In dissent, Justice Kagan said they had not tried hard enough. “So month in and month out for over a decade,” she wrote, “prayers steeped in only one faith, addressed toward members of the public, commenced meetings to discuss local affairs and distribute government benefits.”

Lyle Denniston contributes his usual excellent analysis of today’s opinion:

The Court’s majority was divided in the case, but only on how “coercion” is to be defined in a constitutional sense.  Three Justices said that test is satisfied if a town’s governing body ordered the public to join in prayer, criticized “dissidents” who did not share the prayer’s beliefs, or indicated that official action would be or was influenced by whether someone did or did not take part in the prayer exercise.  That group spoke through the lead opinion, written by Justice Anthony M. Kennedy — long an advocate of the “coercion” approach and long a critic of the “endorsement” test.  His plurality opinion was joined by Chief Justice John G. Roberts, Jr., and Justice Samuel A. Alito, Jr.

Two Justices argued that a “coercion” test would be satisfied only if a local government had actually compelled people to be followers of one faith, such as requiring people to go to religious services or to pay taxes to pay for religious institutions.  They spoke through an opinion by Justice Clarence Thomas, joined by Justice Antonin Scalia on that point alone.

The four dissenters complained that the new ruling will strike a heavy blow against the nation’s tradition of religious pluralism, and will lead to prayers that will actively promote a single faith’s religious values.  Justice Elena Kagan wrote the main dissent, joined by Justices Stephen G. Breyer, Ruth Bader Ginsburg, and Sonia Sotomayor.  Justice Breyer also wrote a dissenting opinion speaking only for himself; that opinion focused more narrowly on the facts in this specific case.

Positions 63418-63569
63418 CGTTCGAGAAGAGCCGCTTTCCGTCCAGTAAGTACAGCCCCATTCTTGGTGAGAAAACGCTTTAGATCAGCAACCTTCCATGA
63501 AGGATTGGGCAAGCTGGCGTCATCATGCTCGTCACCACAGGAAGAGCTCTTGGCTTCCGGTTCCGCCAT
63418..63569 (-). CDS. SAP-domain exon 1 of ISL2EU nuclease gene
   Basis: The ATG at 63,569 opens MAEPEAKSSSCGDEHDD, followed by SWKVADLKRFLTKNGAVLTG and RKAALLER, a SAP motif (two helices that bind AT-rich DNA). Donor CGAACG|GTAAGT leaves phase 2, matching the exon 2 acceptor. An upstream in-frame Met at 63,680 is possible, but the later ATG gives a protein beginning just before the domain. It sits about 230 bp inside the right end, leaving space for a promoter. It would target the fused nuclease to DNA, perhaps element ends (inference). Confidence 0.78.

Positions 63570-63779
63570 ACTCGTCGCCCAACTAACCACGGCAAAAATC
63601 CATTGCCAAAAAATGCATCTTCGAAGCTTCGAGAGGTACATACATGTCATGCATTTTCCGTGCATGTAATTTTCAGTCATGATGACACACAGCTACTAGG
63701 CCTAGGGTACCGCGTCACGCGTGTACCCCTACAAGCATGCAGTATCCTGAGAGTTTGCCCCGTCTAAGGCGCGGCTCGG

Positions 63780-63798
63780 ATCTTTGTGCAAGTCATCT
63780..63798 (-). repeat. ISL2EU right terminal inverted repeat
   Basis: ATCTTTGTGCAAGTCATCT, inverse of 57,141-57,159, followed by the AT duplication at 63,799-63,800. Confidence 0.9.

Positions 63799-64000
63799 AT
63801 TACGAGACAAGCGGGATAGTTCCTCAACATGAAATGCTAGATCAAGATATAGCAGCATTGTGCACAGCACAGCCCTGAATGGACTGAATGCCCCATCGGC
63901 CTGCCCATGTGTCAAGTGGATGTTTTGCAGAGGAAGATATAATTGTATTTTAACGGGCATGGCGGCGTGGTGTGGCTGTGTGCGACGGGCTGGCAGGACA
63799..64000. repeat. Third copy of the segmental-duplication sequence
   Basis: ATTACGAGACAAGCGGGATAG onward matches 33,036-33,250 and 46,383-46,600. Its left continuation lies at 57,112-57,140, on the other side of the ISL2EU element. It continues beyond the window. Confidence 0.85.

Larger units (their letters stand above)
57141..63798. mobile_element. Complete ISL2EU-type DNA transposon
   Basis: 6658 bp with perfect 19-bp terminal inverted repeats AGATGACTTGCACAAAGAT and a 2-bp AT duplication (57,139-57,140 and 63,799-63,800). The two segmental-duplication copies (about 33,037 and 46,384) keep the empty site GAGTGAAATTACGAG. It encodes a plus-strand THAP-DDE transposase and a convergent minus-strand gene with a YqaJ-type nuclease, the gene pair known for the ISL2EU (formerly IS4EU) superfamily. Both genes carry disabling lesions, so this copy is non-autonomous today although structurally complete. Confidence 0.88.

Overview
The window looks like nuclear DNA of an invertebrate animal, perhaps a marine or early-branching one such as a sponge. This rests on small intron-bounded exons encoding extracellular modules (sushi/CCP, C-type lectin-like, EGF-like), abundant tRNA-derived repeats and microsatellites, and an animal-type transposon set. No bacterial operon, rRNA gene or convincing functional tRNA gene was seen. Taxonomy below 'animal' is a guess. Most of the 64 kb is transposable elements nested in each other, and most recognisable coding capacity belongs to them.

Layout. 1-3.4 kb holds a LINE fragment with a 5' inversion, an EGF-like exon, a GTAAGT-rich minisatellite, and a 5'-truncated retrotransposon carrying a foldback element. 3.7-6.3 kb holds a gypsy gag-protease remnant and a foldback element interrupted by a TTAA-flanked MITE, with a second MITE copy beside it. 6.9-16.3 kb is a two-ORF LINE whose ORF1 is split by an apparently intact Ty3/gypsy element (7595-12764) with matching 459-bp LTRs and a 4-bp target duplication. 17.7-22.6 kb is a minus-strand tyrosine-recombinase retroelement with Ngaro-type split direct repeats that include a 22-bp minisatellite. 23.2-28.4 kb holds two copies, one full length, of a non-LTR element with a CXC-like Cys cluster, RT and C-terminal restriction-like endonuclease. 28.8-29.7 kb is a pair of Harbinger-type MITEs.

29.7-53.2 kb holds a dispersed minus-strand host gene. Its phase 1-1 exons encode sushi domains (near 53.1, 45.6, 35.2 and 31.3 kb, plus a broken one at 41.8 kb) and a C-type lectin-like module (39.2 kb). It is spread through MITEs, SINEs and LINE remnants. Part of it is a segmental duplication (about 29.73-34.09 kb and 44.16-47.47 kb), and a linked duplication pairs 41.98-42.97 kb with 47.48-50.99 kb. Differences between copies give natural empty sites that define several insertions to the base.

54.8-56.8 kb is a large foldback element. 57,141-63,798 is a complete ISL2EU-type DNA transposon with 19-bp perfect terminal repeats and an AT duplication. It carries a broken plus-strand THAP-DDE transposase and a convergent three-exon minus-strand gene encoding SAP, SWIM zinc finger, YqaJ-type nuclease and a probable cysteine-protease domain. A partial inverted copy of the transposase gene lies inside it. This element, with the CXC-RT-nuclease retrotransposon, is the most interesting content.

Thus the ruling came out five to four, in favor of the practice in a modest sized town in upstate New York — Greece, which is near Rochester.

(…)

Although the lead opinion by Justice Kennedy relied very heavily upon the Court’s 1983 ruling in Marsh v. Chambers, upholding prayer to open sessions of the Nebraska state legislature, the opinion reinterpreted the Marsh decision and, in doing so, enlarged the opportunity to deliver such prayers in explicitly religious content and tone, invoking the deity of a given faith.

The Kennedy opinion flatly rejected an interpretation of the Marsh case that a Court majority had made in the 1989 decision in Allegheny County v. Greater Pittsburgh ACLU.  In that ruling, over a dissent written by Justice Kennedy, the Court had said that legislative prayer had been upheld in the Nebraska case only because the actual prayers delivered by the chaplain did not have a “sectarian” cast.   The majority in Allegheny County was applying, to a Christian crèche on government property at Christmastime, the so-called “endorsement test,” long associated with the writings of now-retired Justice Sandra Day O’Connor.

On Tuesday, Justice Kennedy said that was a misunderstanding of the content of prayers at issue in the Marsh case.  And, the Justice went on, that decision stands not only for the proposition that legislative prayer can be upheld because of its long history in American legislative assemblies, but also for the idea that it can be upheld because the Constitution does not forbid “sectarian” prayers in that setting.